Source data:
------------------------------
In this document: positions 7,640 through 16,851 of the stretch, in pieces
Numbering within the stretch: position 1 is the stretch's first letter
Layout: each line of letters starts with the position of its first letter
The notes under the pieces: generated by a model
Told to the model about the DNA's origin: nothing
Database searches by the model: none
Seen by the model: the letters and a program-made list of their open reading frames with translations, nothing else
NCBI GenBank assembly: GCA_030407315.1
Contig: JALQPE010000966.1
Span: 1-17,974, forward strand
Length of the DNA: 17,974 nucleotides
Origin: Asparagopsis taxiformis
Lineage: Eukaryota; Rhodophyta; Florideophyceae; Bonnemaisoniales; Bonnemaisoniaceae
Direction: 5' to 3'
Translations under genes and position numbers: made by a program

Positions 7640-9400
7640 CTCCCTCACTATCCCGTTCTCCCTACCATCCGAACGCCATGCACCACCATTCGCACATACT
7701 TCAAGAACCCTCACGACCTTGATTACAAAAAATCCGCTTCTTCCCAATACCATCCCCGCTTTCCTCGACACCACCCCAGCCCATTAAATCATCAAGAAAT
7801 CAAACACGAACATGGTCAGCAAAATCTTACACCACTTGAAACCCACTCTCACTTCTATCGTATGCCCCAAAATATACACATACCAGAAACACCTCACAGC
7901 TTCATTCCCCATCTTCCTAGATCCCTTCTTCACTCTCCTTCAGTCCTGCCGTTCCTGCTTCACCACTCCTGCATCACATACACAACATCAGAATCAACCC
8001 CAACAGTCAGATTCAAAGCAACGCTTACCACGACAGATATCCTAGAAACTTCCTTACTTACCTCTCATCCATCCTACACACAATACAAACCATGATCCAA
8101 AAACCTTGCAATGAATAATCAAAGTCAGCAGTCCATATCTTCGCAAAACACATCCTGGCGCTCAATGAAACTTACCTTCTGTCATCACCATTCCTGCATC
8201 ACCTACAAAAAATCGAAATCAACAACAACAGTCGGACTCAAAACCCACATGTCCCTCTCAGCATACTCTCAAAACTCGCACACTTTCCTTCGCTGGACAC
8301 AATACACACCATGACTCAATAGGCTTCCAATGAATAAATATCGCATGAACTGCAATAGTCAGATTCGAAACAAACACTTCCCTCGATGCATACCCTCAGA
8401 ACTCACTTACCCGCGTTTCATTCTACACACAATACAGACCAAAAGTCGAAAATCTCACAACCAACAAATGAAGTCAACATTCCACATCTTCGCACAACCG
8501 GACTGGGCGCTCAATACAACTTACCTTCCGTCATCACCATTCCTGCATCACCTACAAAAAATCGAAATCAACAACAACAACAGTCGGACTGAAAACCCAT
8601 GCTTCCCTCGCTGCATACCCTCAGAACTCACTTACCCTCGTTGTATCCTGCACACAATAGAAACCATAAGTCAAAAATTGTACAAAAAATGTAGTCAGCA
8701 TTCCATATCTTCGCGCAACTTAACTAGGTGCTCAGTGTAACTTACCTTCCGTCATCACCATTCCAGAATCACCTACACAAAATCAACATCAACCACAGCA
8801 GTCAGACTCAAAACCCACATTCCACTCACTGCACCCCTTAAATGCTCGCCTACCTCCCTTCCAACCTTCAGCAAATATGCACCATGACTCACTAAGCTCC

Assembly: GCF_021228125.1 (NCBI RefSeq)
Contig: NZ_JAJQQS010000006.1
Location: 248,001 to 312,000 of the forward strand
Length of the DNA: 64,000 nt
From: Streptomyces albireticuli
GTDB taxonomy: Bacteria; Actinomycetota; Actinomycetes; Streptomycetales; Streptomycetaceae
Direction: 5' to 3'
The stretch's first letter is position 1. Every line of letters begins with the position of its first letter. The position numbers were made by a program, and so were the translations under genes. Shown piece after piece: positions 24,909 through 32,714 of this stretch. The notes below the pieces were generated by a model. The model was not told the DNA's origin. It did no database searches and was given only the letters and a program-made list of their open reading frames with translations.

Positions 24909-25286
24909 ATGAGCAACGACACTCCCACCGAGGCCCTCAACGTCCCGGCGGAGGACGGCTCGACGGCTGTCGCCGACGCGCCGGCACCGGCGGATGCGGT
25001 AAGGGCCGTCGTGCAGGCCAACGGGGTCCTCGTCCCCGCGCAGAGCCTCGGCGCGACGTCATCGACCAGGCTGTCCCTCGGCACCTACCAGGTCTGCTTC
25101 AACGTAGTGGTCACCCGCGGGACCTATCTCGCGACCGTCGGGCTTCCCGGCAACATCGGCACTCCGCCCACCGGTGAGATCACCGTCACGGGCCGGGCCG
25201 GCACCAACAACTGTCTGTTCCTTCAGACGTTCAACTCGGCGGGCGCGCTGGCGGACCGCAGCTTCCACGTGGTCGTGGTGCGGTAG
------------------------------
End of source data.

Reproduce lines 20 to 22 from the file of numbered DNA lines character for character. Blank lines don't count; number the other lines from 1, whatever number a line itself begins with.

7901 TTCATTCCCCATCTTCCTAGATCCCTTCTTCACTCTCCTTCAGTCCTGCCGTTCCTGCTTCACCACTCCTGCATCACATACACAACATCAGAATCAACCC
8001 CAACAGTCAGATTCAAAGCAACGCTTACCACGACAGATATCCTAGAAACTTCCTTACTTACCTCTCATCCATCCTACACACAATACAAACCATGATCCAA
8101 AAACCTTGCAATGAATAATCAAAGTCAGCAGTCCATATCTTCGCAAAACACATCCTGGCGCTCAATGAAACTTACCTTCTGTCATCACCATTCCTGCATC